Autoreactive T cells have been implicated as central players in many autoimmune diseases. Current therapy for autoimmune diseases involves chronic immunosuppression, which increases the risk of infection and cancer, and is associated with other side effects. Recently, high-dose chemotherapy combined with stem cell transplantation has been used, but is often associated with severe toxicities. To avoid the side effects associated with these therapies, we are developing an alternative therapeutic approach in which patients are treated with relatively non-toxic therapy to reduce T cell numbers, and then administered healthy T cells to restore the immune system.
Most autoimmune patients have oligoclonal populations of T cells as measured by T cell receptor (TCR) repertoire analysis. These may represent autoreactive T cells which contribute to TCR repertoire skewing. Clinical studies have shown a positive correlation between post-therapy TCR repertoire normalization and remission of autoimmune diseases. We have developed the Xcellerate™ Technology for the ex vivo activation and expansion of T cells. To expand T cells, peripheral blood mononuclear cells (PBMCs) are cultured with microscopic paramagnetic beads conjugated with anti-CD3 and anti-CD28 mAbs (Xcyte™Dynabeads®). T cells manufactured using this or a similar technology have been administered to patients with cancer and HIV in several clinical trials. In these studies, we and others have shown that the Xcellerate Technology can normalize skewed TCR repertoires in these patient populations.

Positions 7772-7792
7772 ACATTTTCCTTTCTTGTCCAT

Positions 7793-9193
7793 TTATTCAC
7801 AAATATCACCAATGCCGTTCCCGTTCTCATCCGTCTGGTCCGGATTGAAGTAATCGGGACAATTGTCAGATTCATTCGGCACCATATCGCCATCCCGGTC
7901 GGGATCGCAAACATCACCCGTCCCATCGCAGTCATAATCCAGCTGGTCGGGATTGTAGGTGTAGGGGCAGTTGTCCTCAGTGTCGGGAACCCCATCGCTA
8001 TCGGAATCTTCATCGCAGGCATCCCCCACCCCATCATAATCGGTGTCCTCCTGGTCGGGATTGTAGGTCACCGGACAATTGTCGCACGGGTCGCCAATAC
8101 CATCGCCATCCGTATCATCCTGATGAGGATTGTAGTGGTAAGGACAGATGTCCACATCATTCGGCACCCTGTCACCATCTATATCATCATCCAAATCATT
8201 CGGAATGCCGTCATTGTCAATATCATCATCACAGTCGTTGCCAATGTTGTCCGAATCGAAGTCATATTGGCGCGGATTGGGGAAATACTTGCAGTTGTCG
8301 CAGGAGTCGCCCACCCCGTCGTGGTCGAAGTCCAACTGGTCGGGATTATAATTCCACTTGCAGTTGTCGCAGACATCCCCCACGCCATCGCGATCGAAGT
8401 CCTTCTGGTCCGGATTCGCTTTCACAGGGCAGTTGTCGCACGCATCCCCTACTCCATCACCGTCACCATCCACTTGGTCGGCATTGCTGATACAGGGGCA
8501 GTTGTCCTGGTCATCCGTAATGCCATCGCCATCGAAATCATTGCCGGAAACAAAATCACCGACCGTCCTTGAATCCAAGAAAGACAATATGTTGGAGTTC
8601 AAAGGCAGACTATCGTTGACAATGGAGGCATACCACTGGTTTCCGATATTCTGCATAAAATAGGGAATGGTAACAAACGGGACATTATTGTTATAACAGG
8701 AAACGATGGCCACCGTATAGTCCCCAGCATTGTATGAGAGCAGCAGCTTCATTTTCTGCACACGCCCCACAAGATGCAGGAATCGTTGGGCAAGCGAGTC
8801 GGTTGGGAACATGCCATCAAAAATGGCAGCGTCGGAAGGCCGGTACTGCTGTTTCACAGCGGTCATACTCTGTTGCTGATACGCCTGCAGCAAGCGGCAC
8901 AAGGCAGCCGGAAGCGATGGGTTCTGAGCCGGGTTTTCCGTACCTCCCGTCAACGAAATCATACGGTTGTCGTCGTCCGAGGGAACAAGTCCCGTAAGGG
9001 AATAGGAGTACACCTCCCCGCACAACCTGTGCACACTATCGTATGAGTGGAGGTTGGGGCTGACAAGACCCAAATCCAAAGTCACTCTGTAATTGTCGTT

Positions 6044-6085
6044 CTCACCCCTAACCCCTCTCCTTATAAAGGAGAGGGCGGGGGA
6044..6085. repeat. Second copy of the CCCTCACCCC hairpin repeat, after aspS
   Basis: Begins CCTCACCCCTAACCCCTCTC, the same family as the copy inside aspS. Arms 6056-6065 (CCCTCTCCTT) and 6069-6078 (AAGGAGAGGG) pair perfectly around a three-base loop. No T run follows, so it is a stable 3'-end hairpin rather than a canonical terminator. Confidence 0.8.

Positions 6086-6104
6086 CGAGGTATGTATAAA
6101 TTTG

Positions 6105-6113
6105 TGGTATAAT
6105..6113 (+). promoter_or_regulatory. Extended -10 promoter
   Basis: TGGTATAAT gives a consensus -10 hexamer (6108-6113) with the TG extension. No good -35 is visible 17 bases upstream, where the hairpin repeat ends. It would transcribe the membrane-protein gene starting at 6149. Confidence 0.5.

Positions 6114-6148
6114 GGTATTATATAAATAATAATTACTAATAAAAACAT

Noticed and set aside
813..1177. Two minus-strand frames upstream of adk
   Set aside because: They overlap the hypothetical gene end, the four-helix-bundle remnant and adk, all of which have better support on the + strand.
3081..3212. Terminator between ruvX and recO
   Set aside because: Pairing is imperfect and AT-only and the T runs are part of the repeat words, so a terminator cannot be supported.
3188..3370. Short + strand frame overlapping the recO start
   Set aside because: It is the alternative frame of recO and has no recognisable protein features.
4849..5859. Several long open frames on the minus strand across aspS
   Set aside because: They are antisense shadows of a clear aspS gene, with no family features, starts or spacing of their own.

In the present study, we evaluated the use of the Xcellerate Technology to grow T cells from patients with autoimmune diseases such as rheumatoid arthritis, scleroderma, Crohn’s disease and systemic lupus erythematosus. We collected data on cytokine secretion, activation marker expression, cell expansion and TCR repertoire. T cells expanded an average of 1,325 fold (±1,592; range=16–6,532; n=35 patients), with nearly all cultures displaying marked CD25 and CD154 upregulation, and secretion of high levels of IFNγ and GM-CSF.
Similar to results observed in cancer patients, TCR repertoire analysis showed that the Xcellerate Technology can normalize the skewed repertoires observed in autoimmune patients. Out of 12 PBMCs examined by spectratype analysis, one showed no TCR Vβ skewing prior to expansion, whereas the remaining 11 tissues displayed varying degrees of skewedness. After expansion, repertoire skewedness was decreased for all 11 samples. Repertoire normalization was dependent upon high-levels of TCR/CD28 engagement, which was achieved by initiating cultures using high bead to T cell ratios (Figure 1). Neither type of autoimmune disease, disease severity nor patient treatment (including: steroids, melphalan, infliximab, rapamycin, etc.) at the time of blood collection had an adverse effect on the ability to expand the patients’ T cells.
Based on these results, the Xcellerate Technology may prove useful for generating healthy T cells from patients with autoimmune diseases which could then be used to restore the immune system following lymphoablative therapy. Studies are underway to further evaluate this approach.